One of the LTE-B proposals by NTT Docomo is this 'Phantom Cell' concept. A recent article from the IEEE Communications Magazine expands this further:


Phantom Cell Concept — In the current deployments, there are a number of capacity solutions for indoor environments such as WiFi, femtocells, and in-building cells using distributed antenna systems (DAS). However, there is a lack of capacity solutions for high-traffic outdoor environments that can also support good mobility and connectivity. Thus, we propose the concept of macro-assisted small cells, called the Phantom Cell, as a capacity solution that offers good mobility support while capitalizing on the existing LTE network. In the Phantom Cell concept, the C-plane/U-plane are split as shown in Fig. The C-plane of UE in small cells is provided by a macrocell in a lower frequency band, while for UE in macrocells both the C-plane and U-plane are provided by the serving macrocell in the same way as in the conventional system. On the other hand, the Uplane of UE in small cells is provided by a small cell using a higher frequency band. Hence, these macro-assisted small cells are called Phantom Cells as they are intended to transmit UE-specific signals only, and the radio resource control (RRC) connection procedures between the UE and the Phantom Cell, such as channel establishment and release, are managed by the macrocell.

The Phantom Cells are not conventional cells in the sense that they are not configured with cell specific signals and channels such as cell-ID-specific synchronization signals, cell-specific reference signals (CRS), and broadcast system information. Their visibility to the UE relies on macrocell signaling. The Phantom Cell concept comes with a range of benefits. One important benefit of macro assistance of small cells is that control signaling due to frequent handover between small cells and macrocells and among small cells can be significantly reduced, and connectivity can be maintained even when using small cells and higher frequency bands. In addition, by applying the new carrier type (NCT) that contains no or reduced legacy cell-specific signals, the Phantom Cell is able to provide further benefits such as efficient energy savings, lower interference and hence higher spectral efficiency, and reduction in cellplanning effort for dense small cell deployments.

To establish a network architecture that supports the C/U-plane split, and interworking between the macrocell and Phantom Cell is required. A straightforward solution to achieve this is to support Phantom Cells by using remote radio heads (RRHs) belonging to a single macro eNB. This approach can be referred to as intra-eNB carrier aggregation (CA) using RRHs. However, such a tight CA-based architecture has some drawbacks as it requires single-node operation with low-latency connections (e.g., optical fibers) between the macro and Phantom Cells. Therefore, more flexible network architectures should be investigated to allow for relaxed backhaul requirements between macro and Phantom Cells and to support a distributed node deployment with separated network nodes for each (i.e., inter-eNB CA).


Thursday, 14 March 2013

What is WebRTC and where does it fit with LTE and IMS

This simple video from MWC should give an idea on what WebRTC is and can do:


So what exactly WebRTC is in technical terms. Here is a recent presentation from WebRTC Conference and Expo



And here is another presentation that explains where it fits in with the LTE Architecture.



Dean Bubley from Disruptive Analysis has writted extensively on this topic and his recent post "Is the telephony "threat" from VoIP & WebRTC about competition or contextualisation?" is an interesting read.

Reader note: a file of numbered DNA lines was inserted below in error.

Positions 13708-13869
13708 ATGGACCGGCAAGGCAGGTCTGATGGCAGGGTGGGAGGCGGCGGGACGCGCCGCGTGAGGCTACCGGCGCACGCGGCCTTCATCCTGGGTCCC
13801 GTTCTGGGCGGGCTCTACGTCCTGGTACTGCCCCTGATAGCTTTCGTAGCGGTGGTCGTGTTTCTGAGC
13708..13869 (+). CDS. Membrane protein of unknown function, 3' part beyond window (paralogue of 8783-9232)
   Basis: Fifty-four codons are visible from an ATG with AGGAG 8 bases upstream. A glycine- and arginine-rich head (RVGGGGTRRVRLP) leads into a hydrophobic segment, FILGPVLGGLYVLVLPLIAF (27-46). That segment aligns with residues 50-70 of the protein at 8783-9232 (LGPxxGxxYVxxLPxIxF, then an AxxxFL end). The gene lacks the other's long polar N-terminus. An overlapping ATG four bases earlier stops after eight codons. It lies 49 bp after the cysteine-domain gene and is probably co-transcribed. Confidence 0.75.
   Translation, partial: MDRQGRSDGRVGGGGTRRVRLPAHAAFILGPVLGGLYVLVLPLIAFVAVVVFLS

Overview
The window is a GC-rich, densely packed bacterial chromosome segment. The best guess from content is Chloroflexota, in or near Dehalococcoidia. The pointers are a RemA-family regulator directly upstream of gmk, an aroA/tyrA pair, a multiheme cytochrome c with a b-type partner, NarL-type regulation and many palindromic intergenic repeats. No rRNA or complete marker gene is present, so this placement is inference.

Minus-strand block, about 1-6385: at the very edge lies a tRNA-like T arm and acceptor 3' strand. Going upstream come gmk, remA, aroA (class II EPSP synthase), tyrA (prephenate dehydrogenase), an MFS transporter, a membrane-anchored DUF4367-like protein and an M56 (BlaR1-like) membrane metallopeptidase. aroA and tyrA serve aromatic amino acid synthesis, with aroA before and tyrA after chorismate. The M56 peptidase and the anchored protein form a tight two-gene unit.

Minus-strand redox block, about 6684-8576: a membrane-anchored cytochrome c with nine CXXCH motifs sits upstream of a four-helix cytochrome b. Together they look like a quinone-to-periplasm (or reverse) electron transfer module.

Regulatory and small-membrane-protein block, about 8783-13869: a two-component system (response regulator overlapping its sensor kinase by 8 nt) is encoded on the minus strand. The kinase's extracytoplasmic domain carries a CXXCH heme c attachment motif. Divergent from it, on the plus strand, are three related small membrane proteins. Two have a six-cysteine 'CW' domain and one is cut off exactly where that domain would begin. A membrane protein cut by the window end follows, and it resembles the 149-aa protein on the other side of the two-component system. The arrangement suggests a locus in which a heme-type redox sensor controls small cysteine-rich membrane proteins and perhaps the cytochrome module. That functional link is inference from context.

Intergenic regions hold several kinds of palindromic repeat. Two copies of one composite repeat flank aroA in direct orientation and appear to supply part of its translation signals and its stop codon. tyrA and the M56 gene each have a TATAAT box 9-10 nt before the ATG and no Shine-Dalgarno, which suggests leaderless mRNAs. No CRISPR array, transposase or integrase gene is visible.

Iain Sharp from Netovate recently pointed out that 3GPP have 'nearly' approved a work item for WebRTC access to IMS.

It would be interesting to see how operators will view WebRTC. As an opportunity or as a threat. Please feel free to air your opinions via comments.

Wednesday, 27 February 2013

Wi-Fi & Packet Core (EPC) Integration

Yesterday I wrote a blog post on whether Wi-Fi is the third RAN in the Metrocells blog. Today I am posting this excellent presentation that details how this Wi-Fi integration with EPC will be done.



Thursday, 14 February 2013

Scalable UMTS (S-UMTS) to accelerate GSM Refarming


Looks like a good idea from LTE will possibly be applied to UMTS/HSPA and it will also help accelerate the re-farming of GSM spectrum. A recent presentation from Qualcomm below:



Available to download from here.

Monday, 11 February 2013

Revisiting Coordinated Multi-point (CoMP) Technology

Looks like I re-visit CoMP every Q1 of the year. Couple of years back, I had posted a primer on CoMP here and last year I had a slide on schemes and deployments here. With Release-11 out of the door and  Release-12 getting in full swing in the standards, its time to re-visit this topic in a bit more detail. There are couple of presentations, one completely devoted to this topic and one that has a section on it. Both of them can be downloaded from slideshare.


Thursday, 31 January 2013

Monday, 28 January 2013

Overview of 3GPP Release-12 Study Item UPCON

Mobile operators are seeing significant increases in user data traffic. For some operators, user data traffic has more than doubled annually for several years. Although the data capacity of networks has increased significantly, the observed increase in user traffic continues to outpace the growth in capacity. This is resulting in increased network congestion and in degraded user service experience. Reasons for this growth in traffic are the rapidly increasing use of smart phones and tablet like devices, and the proliferation of data applications that they support, as well as the use of USB modem dongles for laptops to provide mobile Internet access using 3GPP networks. As the penetration of these terminals increases worldwide and the interest in content-rich multi-media services (e.g. OTT video streaming services) rises, this trend of rapidly increasing data traffic is expected to continue and accelerate.


Here are couple of presentations on this topic:







Related blog posts: